The Pines, Kapunda

Where is it?: The Pines is c. 7km NW of Kapunda along the Clare Road between Kapunda and Tarlee.

Owner: Crown Land under care and control of Light Regional Council.

Property summary: Total area c. 29 hectares. Hundred of Kapunda – Sections 176 and 1771.

Landscape Management Region: Northern and Yorke

History: In August 1878 a tender was accepted from Lewis & Marshall for the construction of the Kapunda Reservoir2. The Kapunda Waterworks were situated on Sections 82-85, 94, Part Sections 78 and 793. The total area was around 600 hectares. The actual dam was built on Section 844. The reservoir supplied water to Kapunda from 1879 until 1957 when the town was connected to mains water.

In the annual report of the Woods and Forests Department 1882-1883 it was reported that a nursery had been established at the Kapunda Reservoir5. In February 1883 The Conservator of Forests, Mr J.E. Brown announced that “A beginning was made in the planting of the open grounds near to and round the reservoir upon this reserve last season. In all about 3,330 trees were planted”6. Closure of the nursery was announced in November 19257.

Parts of these sections On 16 June 1937 Section 176 was dedicated as a Recreation Reserve under the care, control and management of the Corporation of Kapunda and Sections 177 and 178 as a Waterworks Reserve8. On 20 April 1972 Section 177 was also dedicated a Recreation Reserve under the care, control and management of the Corporation of Kapunda9.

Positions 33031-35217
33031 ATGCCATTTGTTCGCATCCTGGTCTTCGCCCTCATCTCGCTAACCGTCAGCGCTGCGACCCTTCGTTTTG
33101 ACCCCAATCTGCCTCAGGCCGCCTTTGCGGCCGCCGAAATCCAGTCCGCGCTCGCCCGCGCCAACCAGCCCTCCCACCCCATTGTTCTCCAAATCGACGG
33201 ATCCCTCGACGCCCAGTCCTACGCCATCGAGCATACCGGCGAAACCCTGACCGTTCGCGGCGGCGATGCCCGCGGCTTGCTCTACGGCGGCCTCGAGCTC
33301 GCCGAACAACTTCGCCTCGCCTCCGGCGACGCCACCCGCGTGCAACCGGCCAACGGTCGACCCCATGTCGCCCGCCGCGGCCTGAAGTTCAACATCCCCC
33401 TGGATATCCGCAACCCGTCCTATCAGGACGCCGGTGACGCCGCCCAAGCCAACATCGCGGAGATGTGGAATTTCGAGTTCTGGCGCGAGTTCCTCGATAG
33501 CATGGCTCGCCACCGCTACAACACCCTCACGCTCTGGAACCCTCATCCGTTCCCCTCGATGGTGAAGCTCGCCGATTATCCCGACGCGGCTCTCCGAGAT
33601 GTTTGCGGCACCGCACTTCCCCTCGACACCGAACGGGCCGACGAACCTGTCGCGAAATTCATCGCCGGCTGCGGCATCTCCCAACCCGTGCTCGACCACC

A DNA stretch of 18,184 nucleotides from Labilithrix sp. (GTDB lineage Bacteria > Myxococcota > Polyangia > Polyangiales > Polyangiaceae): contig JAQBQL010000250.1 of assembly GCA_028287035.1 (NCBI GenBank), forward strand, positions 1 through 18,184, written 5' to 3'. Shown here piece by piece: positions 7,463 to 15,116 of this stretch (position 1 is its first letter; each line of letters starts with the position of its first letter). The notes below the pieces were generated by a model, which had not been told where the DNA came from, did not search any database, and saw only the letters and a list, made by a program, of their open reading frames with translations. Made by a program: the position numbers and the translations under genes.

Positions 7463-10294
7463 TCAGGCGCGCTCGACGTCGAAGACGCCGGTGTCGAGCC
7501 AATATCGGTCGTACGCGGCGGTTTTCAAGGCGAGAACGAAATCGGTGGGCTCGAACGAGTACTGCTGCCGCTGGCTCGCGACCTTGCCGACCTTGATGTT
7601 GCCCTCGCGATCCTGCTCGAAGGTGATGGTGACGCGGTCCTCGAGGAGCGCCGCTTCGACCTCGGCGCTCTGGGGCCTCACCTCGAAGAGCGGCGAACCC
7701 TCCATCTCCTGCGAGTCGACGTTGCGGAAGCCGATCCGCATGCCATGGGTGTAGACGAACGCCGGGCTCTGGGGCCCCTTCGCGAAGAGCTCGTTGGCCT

More information: Light Regional CouncilThe PinesWalkingSA

Habitat: Most of the natural  vegetation has been cleared from the area and many thousand of trees and shrubs were planted during the 1880-1890’s.  The area is now Open Woodland with Radiata Pine (Pinus radiata), Aleppo Pine (P. halapensis), Blue Gum (Eucalyptus leucoxylon ssp. pruinosa) and River Red Gum (E. camaldulensis). Understorey plants include Gold-dust Wattle (Acacia acinacea), Golden Wattle (A. pycnantha), Sweet Bursaria (Bursaria spinosa) and Common Eutaxia (Eutaxia microphylla).

Total Species Recorded to Date: 77 (non-passerines 36, passerines 41)

Common Species: Galah, White-plumed Honeyeater, Laughing Kookaburra, Adelaide Rosella, Grey Shrikethrush, Brown Treecreeper, Dusky Woodswallow

Less Common Species: Australian Boobook, Common Bronzewing, White-necked Heron, Black-shouldered Kite, Australian Owlet-nightjar

1 Light Regional Council. (2020). Community Land Register p. 1. 

 2 Government of South Australia (1937). Hydraulic Engineer’s Department. The South Australian Government Gazette 36:462. (15 August 1878). 

 3 Surveyor’s General Office (1897). Hundred of Kapunda. 

 4 Parliamentary. House of Assembly. Questions. The Express and Telegraph XIV (4069): 3. (16 August 1877). 

 5 Woods and Forests Report. The South Australian Chronicle XXVI(1,308) 5. (15 September 1883) 

 6 Our Forests. Supplement to The South Australian Register. XLVIII (11,303) 1. (5 February 1883). 

 7 South Australian Forestry. Annual Report Presented. The Register XC (26,478): 10. (6 November 1925). 

 8 Government of South Australia (1937). Waterworks Reserve and Recreation Reserve. The South Australian Government Gazette 27:2. (1 July 1937). 

 9 Government of South Australia (1972). Crown Lands Act, 1929-1971: Hundred of Kapunda—Waterworks Reserve Resumed and Recreation Reserve Dedicated. The South Australian Government Gazette 18:1497. (20 April 1972). 

Updated: 27/06/2021

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